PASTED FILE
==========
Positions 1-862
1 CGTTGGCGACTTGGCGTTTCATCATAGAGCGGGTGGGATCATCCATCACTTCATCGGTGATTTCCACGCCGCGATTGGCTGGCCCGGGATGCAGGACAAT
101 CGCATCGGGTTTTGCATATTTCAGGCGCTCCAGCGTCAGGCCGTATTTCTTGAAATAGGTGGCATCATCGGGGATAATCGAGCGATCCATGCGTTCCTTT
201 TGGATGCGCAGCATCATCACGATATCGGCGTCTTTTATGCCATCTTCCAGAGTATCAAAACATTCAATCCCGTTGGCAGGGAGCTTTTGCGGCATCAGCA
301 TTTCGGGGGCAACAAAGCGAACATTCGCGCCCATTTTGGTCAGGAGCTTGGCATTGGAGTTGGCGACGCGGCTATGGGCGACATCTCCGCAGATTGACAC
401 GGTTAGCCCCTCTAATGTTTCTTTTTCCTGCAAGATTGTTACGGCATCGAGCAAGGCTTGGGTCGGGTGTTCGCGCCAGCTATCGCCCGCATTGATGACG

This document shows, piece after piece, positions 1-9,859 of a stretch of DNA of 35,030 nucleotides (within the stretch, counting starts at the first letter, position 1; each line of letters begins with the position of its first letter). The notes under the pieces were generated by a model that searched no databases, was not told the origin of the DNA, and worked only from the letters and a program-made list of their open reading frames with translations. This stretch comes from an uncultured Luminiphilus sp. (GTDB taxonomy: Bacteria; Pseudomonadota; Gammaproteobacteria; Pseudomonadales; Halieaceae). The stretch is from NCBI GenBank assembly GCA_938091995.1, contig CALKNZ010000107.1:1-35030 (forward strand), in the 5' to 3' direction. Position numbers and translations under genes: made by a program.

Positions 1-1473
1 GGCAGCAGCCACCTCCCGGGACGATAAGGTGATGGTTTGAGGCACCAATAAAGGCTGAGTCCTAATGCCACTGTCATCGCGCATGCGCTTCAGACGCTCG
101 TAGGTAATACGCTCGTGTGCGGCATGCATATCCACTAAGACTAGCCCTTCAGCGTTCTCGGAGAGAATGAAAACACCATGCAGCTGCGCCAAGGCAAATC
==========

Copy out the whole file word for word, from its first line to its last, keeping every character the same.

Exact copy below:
Positions 1-862
1 CGTTGGCGACTTGGCGTTTCATCATAGAGCGGGTGGGATCATCCATCACTTCATCGGTGATTTCCACGCCGCGATTGGCTGGCCCGGGATGCAGGACAAT
101 CGCATCGGGTTTTGCATATTTCAGGCGCTCCAGCGTCAGGCCGTATTTCTTGAAATAGGTGGCATCATCGGGGATAATCGAGCGATCCATGCGTTCCTTT
201 TGGATGCGCAGCATCATCACGATATCGGCGTCTTTTATGCCATCTTCCAGAGTATCAAAACATTCAATCCCGTTGGCAGGGAGCTTTTGCGGCATCAGCA
301 TTTCGGGGGCAACAAAGCGAACATTCGCGCCCATTTTGGTCAGGAGCTTGGCATTGGAGTTGGCGACGCGGCTATGGGCGACATCTCCGCAGATTGACAC
401 GGTTAGCCCCTCTAATGTTTCTTTTTCCTGCAAGATTGTTACGGCATCGAGCAAGGCTTGGGTCGGGTGTTCGCGCCAGCTATCGCCCGCATTGATGACG

This document shows, piece after piece, positions 1-9,859 of a stretch of DNA of 35,030 nucleotides (within the stretch, counting starts at the first letter, position 1; each line of letters begins with the position of its first letter). The notes under the pieces were generated by a model that searched no databases, was not told the origin of the DNA, and worked only from the letters and a program-made list of their open reading frames with translations. This stretch comes from an uncultured Luminiphilus sp. (GTDB taxonomy: Bacteria; Pseudomonadota; Gammaproteobacteria; Pseudomonadales; Halieaceae). The stretch is from NCBI GenBank assembly GCA_938091995.1, contig CALKNZ010000107.1:1-35030 (forward strand), in the 5' to 3' direction. Position numbers and translations under genes: made by a program.

Positions 1-1473
1 GGCAGCAGCCACCTCCCGGGACGATAAGGTGATGGTTTGAGGCACCAATAAAGGCTGAGTCCTAATGCCACTGTCATCGCGCATGCGCTTCAGACGCTCG
101 TAGGTAATACGCTCGTGTGCGGCATGCATATCCACTAAGACTAGCCCTTCAGCGTTCTCGGAGAGAATGAAAACACCATGCAGCTGCGCCAAGGCAAATC